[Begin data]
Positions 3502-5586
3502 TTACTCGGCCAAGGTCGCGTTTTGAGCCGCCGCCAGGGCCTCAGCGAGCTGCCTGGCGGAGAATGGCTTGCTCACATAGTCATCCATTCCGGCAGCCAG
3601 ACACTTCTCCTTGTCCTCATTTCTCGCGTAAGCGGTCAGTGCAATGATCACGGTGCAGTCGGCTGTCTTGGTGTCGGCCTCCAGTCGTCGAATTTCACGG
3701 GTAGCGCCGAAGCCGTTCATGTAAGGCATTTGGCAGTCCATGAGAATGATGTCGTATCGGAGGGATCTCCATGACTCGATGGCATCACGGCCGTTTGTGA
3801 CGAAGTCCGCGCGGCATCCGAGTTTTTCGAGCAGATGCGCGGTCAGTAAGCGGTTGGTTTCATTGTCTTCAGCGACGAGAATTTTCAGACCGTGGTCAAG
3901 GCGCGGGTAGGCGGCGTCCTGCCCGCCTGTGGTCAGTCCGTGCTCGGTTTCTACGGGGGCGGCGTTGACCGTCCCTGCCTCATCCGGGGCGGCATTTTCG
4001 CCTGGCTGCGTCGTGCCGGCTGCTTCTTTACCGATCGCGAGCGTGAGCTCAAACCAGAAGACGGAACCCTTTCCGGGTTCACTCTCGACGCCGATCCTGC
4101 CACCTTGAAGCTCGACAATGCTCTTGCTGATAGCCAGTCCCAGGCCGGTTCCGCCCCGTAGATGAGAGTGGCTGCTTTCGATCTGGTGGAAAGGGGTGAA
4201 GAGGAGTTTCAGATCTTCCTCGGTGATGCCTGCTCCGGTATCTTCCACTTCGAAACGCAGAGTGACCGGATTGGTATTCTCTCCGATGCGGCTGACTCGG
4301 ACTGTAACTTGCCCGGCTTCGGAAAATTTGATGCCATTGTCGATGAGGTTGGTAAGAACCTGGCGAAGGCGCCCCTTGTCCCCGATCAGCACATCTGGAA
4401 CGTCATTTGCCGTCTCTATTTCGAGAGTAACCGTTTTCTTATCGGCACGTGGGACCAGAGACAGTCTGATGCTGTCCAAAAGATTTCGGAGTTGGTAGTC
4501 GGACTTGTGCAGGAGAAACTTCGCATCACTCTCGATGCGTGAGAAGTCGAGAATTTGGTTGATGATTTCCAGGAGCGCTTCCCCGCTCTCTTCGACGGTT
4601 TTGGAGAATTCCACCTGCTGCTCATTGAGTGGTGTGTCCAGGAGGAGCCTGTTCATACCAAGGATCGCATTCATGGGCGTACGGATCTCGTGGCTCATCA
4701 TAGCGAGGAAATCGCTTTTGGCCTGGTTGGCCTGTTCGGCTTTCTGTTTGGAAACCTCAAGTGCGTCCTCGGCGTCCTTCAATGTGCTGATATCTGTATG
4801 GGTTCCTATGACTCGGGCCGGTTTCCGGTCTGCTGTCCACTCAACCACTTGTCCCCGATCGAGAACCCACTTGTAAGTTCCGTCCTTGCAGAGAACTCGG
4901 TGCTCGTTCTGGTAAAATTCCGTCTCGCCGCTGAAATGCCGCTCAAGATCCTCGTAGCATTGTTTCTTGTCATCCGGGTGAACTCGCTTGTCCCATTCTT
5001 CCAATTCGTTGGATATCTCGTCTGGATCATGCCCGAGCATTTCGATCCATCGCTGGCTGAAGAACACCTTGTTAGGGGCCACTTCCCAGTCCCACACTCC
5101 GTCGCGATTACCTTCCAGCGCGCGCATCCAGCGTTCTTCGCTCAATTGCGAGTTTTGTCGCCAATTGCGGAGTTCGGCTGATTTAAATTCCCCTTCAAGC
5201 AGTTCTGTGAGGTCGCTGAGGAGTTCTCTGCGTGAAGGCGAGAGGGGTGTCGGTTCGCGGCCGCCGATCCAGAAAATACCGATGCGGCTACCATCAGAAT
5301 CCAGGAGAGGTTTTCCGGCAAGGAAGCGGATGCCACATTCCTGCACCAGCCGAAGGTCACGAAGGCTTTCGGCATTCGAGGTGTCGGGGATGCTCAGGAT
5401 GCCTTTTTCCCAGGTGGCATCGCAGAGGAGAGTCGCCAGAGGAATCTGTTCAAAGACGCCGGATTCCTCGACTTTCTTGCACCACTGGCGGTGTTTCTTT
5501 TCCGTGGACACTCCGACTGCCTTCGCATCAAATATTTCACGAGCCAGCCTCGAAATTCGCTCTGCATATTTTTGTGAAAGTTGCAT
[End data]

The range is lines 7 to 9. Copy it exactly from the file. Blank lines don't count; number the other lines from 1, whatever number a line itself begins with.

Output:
4001 CCTGGCTGCGTCGTGCCGGCTGCTTCTTTACCGATCGCGAGCGTGAGCTCAAACCAGAAGACGGAACCCTTTCCGGGTTCACTCTCGACGCCGATCCTGC
4101 CACCTTGAAGCTCGACAATGCTCTTGCTGATAGCCAGTCCCAGGCCGGTTCCGCCCCGTAGATGAGAGTGGCTGCTTTCGATCTGGTGGAAAGGGGTGAA
4201 GAGGAGTTTCAGATCTTCCTCGGTGATGCCTGCTCCGGTATCTTCCACTTCGAAACGCAGAGTGACCGGATTGGTATTCTCTCCGATGCGGCTGACTCGG